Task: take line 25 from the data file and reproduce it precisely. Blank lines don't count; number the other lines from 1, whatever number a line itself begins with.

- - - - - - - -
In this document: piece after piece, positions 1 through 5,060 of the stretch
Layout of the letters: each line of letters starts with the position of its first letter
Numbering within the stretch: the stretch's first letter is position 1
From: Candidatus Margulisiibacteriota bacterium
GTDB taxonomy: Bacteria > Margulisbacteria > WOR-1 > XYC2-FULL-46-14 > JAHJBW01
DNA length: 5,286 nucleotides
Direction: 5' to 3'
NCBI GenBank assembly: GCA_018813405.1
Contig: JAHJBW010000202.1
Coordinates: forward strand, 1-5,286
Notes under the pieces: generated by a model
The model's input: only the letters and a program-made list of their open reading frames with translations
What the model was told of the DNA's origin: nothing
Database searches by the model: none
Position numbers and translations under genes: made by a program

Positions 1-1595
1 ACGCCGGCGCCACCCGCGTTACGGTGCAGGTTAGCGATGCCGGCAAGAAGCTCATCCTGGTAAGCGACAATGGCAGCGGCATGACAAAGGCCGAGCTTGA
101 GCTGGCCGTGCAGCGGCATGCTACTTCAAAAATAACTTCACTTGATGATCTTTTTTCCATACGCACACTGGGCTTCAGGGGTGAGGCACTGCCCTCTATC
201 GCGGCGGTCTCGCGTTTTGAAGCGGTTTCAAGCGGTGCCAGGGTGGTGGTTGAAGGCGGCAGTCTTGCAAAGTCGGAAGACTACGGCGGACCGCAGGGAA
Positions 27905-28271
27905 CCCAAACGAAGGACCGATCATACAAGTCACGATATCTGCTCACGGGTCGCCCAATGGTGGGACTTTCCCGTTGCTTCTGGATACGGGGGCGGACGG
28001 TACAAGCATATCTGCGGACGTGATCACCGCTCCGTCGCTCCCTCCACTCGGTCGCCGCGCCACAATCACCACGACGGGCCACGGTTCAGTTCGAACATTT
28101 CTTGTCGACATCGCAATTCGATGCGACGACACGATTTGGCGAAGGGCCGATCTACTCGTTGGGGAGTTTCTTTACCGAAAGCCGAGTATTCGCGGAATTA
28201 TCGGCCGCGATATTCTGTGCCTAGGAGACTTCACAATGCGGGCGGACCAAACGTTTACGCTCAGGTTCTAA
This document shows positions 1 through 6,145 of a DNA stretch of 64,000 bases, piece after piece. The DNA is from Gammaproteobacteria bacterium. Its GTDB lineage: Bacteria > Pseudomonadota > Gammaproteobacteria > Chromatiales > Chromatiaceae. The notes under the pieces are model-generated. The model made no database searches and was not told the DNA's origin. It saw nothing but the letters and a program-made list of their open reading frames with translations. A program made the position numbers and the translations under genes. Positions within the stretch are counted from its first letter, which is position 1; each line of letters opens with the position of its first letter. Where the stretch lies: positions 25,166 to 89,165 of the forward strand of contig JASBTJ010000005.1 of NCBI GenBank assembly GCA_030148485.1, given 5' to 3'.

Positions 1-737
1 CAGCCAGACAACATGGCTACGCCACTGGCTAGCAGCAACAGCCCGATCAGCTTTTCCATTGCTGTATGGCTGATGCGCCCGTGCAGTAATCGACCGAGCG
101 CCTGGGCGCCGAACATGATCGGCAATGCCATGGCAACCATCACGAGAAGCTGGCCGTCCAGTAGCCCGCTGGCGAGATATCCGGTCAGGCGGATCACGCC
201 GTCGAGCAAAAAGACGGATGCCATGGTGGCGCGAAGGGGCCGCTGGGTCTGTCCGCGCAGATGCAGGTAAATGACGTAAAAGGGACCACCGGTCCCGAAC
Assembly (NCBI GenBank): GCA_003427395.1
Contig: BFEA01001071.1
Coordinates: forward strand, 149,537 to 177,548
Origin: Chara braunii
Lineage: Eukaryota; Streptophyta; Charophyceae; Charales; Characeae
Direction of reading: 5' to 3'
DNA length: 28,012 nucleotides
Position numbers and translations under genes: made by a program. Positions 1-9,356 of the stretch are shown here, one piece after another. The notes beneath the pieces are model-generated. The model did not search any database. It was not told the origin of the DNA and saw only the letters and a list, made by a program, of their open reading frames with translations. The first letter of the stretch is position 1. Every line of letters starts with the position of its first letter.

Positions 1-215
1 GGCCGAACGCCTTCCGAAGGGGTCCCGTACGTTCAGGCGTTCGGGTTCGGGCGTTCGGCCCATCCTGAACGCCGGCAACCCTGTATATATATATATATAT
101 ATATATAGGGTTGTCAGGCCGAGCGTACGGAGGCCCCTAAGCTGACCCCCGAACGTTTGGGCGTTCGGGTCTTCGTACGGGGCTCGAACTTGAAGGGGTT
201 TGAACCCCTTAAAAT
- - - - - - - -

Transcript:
This document shows positions 1 through 6,145 of a DNA stretch of 64,000 bases, piece after piece. The DNA is from Gammaproteobacteria bacterium. Its GTDB lineage: Bacteria > Pseudomonadota > Gammaproteobacteria > Chromatiales > Chromatiaceae. The notes under the pieces are model-generated. The model made no database searches and was not told the DNA's origin. It saw nothing but the letters and a program-made list of their open reading frames with translations. A program made the position numbers and the translations under genes. Positions within the stretch are counted from its first letter, which is position 1; each line of letters opens with the position of its first letter. Where the stretch lies: positions 25,166 to 89,165 of the forward strand of contig JASBTJ010000005.1 of NCBI GenBank assembly GCA_030148485.1, given 5' to 3'.